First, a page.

I have to confess that when I'm shopping at the farmer's market, my eyes can sometimes outrun my cooking capacity: at one point, tempted by truly beautiful heirloom lettuces from the Queens County Farm Museum stand into buying more than we could possibly eat as salad, I was reduced to making lettuce soup and lettuce risotto, and I still had to throw some away. But my guilt is somewhat alleviated by the possession of two rolling compost bins and a worm composter; at least the vegetables that, despite my best efforts, don't manage to get eaten before they spoil will be put to some use.

My current musing about waste, though, has been prompted by a more recent event: we finally got around to getting an energy audit. And let me tell you, it was scary. For one thing, we were forced to face the absolute necessity of replacing our furnace, which is so old that once upon a time it burned coal (our house is roughly 150 years old). We've been dodging this one for years, largely because all the pipes in the basement are wrapped in asbestos. But now it turns out that besides leaking heat and CO2, we are leaking oil - the oil tank is beginning to spring holes.

I expected the furnace verdict (though not the oil tank one). What I did not expect was the lousy energy efficiency of some of our newer appliances, which seem to be working just fine. I didn't think about the cracks in our beautiful but ancient wooden front doors; since there's another set of doors inside them, and a radiator next to that, the only time we notice how breezy the front hall really is, is when there's a snowstorm and snow blows right in through the cracks. (You'd think that my use of the hall as an extra refrigerator might have driven that point home, but no.)

And I didn't even think about the fact that the insulation we had blown into the roof some 30 years ago might not be doing its job any longer - especially as the occasional roof leak has probably turned it to mush, or worse.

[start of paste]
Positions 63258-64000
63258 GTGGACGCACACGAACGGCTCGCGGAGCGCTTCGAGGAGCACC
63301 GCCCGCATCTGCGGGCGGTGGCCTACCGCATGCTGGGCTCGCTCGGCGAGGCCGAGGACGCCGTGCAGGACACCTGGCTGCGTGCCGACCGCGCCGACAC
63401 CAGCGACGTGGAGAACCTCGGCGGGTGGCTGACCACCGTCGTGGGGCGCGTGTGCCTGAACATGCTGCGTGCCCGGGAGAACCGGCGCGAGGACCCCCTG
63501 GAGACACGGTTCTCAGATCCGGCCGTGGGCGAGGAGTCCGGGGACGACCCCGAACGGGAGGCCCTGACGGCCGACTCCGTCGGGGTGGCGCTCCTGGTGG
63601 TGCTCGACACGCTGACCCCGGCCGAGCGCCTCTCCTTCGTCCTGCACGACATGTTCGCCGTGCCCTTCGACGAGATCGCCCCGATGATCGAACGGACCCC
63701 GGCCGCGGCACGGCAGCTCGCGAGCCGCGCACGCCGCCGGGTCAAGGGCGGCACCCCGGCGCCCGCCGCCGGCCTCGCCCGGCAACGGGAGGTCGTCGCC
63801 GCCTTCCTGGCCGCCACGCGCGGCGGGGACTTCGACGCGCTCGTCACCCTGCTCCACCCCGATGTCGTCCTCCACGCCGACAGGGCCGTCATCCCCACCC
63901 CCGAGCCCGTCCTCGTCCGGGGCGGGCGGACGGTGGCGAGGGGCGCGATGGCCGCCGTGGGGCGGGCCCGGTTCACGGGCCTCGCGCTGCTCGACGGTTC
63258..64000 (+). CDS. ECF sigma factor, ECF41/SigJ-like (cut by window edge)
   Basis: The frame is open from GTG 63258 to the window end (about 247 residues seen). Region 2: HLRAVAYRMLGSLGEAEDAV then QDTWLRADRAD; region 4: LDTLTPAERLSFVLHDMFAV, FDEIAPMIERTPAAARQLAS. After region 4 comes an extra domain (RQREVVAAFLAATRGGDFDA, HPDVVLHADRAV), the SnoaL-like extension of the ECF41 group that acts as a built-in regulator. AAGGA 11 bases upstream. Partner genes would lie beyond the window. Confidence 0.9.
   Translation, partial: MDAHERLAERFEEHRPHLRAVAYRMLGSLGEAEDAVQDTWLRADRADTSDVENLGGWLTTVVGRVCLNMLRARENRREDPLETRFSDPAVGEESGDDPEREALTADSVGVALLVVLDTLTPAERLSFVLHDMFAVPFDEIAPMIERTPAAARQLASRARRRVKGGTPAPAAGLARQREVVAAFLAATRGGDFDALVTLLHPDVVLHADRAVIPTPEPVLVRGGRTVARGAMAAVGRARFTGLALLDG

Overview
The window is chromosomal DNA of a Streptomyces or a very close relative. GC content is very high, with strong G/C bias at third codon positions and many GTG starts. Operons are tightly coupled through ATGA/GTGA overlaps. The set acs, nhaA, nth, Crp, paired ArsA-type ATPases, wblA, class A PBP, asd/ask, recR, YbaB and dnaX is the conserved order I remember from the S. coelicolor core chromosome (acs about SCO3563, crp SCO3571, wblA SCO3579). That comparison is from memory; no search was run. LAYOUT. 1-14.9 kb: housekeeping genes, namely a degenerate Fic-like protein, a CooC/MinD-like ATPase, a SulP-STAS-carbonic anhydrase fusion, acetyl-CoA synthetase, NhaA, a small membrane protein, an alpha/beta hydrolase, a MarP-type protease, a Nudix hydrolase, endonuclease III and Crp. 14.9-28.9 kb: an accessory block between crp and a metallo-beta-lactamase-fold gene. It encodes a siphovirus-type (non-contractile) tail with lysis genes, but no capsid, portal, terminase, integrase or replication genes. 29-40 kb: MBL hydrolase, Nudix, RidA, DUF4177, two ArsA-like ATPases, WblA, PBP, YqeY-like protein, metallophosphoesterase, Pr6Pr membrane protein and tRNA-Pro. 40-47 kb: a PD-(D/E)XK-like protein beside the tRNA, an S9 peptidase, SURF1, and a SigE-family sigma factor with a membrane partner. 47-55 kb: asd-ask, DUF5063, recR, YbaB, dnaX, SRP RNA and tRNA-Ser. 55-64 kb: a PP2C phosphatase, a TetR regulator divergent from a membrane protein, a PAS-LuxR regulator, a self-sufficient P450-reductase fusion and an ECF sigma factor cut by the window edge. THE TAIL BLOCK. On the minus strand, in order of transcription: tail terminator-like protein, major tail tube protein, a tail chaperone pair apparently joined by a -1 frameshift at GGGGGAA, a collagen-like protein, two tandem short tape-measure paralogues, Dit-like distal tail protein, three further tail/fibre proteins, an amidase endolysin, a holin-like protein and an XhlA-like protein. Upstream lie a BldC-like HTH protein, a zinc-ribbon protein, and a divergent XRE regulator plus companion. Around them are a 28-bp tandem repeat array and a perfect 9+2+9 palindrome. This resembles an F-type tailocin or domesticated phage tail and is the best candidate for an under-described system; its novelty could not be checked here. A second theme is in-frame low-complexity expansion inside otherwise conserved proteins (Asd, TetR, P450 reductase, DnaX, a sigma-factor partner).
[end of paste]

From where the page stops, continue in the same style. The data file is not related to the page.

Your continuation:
We haven't yet gotten the report, so I don't know how much we'll save by getting all these things fixed - a bundle, I hope, since I am absolutely certain it will cost us more than a bundle to fix them. But given the amount of waste that a waste-hater like me has managed to tolerate out of sheer inertia, I'm not a bit surprised at the recent McKinsey report that says the US could cut its energy consumption 23% by fixes considerably less dramatic than some of the ones we're about to undertake. By spending $520 billion, the study says, we could save $1.2 on our national energy bills over the next 30 years, and cut our total energy use by 23%. I only hope the improvements we're embarking on prove that cost-effective.

But I'm not holding my breath till the country actually reaps those savings Yes, making those fixes would provide jobs that couldn't be outsourced - our house alone is likely to keep 3-4 people employed for a couple of months. Yes, they'd make it much easier to cut our carbon emissions as deeply as we need to cut them. Yes, the average American would end up saving money on the deal.

But...I have known that furnace needed to be replaced for at least 20 years, and I haven't done anything about it. The problem was too big, and too complicated, and too expensive even to think about, let alone tackle. So every winter I'd grit my teeth, cover the windows in plastic, turn down the thermostat, and live in sweaters.

Inertia is powerful, in my case more powerful even than my passionate hatred of waste. And what conquered it in the end wasn't any moral awakening on my part - it was the government, which finally put some weight into the other side of the scales in the form of tax incentives, rebates, and low-cost loans.

Are there a lot of other people out there who need just the nudge of some government-sponsored bargains to finally realize the sense of spending money now to save it later? And is the government willing to provide those bargains? To the tune of several hundred billion dollars? In a recession?

There are hopeful signs. Some northeastern states, for instance, are offering rebates when you trade in an old refrigerator or freezer for an energy-efficient replacement (though given the cost of an energy-efficient refrigerator, the promised $30 rebate seems unpersuasively skimpy).

Last winter, on a sleety, windy night, I went to a symposium sponsored by my state representative on New York's energy-saving programs, and despite the ghastly weather, about 40 people showed up. A good start. But reaping that $1.2 trillion in energy savings is going to take more than a few local meetings - it's going to take the kind of door-to-door, call-every-telephone effort that got Obama elected.

I hope it happens. But I'm not holding my breath.